Everyone remembers where they were, what they were doing and what they felt on September 11th, 2001.
For some of us, it impacted our lives and our identities greatly.
I never watched the news up until that day. I had seen enough “ugly” in my own life and felt I was protecting myself by not being aware of the world affairs around me.
How young and naïve I was.
On the evening of 9/11, after watching about 5 straight hours of CNN, my parents tore me away from the TV and I wrote in my journal. I read it now and the entry is filled with fear and uncertainty. I, like so many others, felt a sort of panic. And maybe even something similar to what our ancestors felt during war times, I felt compelled to grasp onto family, happiness and my dreams/goals/ambitions. It’s no surprise that only 2 months after 9/11 happened, I moved back to California after having lived in Idaho for 7 years. I was miserable in Idaho and felt, “Hey, if my days are numbered, or, our nation’s days are numbered, I am going to go to where my heart is.” I needed to believe that if these were my last days I was truly going to be living.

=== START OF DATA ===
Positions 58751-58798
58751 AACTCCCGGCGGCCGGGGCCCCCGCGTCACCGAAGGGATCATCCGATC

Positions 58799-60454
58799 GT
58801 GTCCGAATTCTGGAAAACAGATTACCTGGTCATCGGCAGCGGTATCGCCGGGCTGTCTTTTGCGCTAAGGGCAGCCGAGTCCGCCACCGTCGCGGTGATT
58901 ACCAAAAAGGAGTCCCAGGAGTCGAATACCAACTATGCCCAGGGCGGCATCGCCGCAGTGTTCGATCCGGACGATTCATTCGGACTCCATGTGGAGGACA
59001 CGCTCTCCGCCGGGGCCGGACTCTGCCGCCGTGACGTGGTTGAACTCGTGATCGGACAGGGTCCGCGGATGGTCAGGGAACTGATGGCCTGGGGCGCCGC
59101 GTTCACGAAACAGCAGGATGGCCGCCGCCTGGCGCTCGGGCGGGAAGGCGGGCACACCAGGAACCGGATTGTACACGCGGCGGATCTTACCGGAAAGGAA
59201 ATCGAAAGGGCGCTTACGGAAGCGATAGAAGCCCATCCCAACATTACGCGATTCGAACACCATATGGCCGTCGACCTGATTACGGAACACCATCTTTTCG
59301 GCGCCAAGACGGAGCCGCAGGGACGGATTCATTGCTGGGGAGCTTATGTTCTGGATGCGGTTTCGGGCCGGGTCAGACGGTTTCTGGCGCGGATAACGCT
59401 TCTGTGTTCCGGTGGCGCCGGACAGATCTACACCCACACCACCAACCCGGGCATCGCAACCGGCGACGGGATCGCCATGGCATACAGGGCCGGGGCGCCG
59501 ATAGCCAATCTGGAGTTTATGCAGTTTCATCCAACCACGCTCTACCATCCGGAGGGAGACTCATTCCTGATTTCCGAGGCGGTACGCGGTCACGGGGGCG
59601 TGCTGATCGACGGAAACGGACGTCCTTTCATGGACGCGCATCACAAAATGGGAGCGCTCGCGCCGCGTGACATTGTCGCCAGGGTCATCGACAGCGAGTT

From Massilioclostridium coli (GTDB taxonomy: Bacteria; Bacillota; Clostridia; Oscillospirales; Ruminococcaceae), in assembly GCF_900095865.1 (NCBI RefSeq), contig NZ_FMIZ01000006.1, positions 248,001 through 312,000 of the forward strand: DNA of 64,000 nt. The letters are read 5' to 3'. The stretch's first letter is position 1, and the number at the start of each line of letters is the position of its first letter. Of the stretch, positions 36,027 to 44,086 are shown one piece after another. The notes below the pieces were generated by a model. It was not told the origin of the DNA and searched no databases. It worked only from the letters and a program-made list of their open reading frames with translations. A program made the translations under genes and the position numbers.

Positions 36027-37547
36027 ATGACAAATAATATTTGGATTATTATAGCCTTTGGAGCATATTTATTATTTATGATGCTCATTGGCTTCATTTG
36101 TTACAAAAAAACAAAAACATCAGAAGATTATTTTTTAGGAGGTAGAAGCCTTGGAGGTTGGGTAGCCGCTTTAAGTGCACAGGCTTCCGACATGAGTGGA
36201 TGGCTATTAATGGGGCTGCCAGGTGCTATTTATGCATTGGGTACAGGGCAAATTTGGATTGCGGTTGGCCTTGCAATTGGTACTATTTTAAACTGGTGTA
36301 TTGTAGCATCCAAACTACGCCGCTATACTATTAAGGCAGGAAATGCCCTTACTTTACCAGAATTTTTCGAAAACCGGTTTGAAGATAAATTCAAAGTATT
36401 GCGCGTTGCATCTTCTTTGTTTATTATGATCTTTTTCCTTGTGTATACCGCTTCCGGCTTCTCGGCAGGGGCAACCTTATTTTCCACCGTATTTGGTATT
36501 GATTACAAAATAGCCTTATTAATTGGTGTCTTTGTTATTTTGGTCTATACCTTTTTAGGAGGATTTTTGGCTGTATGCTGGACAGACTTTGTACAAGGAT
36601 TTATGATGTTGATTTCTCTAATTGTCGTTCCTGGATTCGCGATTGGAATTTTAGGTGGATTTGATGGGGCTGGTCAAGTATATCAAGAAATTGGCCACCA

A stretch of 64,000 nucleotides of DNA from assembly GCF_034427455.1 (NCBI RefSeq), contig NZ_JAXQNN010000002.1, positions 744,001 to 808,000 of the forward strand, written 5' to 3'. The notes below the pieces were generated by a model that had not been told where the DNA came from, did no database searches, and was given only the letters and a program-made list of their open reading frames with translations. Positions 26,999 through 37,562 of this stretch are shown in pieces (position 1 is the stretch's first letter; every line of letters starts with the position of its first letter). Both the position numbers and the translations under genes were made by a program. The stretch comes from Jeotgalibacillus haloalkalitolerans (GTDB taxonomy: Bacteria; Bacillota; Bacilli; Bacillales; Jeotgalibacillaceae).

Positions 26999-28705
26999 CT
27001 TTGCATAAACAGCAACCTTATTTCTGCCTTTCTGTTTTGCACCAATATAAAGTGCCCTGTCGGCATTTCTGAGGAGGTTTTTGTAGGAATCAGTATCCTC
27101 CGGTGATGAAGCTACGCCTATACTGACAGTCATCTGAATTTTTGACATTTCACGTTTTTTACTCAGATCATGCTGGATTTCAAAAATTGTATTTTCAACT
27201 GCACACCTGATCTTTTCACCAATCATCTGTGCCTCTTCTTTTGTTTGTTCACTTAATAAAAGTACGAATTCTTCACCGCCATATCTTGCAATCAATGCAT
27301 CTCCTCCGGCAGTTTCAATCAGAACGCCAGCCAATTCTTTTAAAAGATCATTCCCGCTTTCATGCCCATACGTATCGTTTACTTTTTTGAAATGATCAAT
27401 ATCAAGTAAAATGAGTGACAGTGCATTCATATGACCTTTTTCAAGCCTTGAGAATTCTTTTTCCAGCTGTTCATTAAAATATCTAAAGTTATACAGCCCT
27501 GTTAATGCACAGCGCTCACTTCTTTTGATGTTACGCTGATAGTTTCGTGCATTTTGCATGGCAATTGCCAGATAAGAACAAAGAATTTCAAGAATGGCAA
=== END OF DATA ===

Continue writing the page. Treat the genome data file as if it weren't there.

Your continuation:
But, I think we have all lost sight of what that day represented to us individually.. We felt a unity, a need to belong to the people and society around us. We felt such tremendous pride in our country and neighbors. But, 10 years later, I think things just went back to the way they were before.
It’s important to be one with your fellow man. This is something we can’t lose sight of and 9/11 reminds us of what can happen when we band together and believe in the goodness of the world.
Rest in peace, all those who were lost. And let us never forget.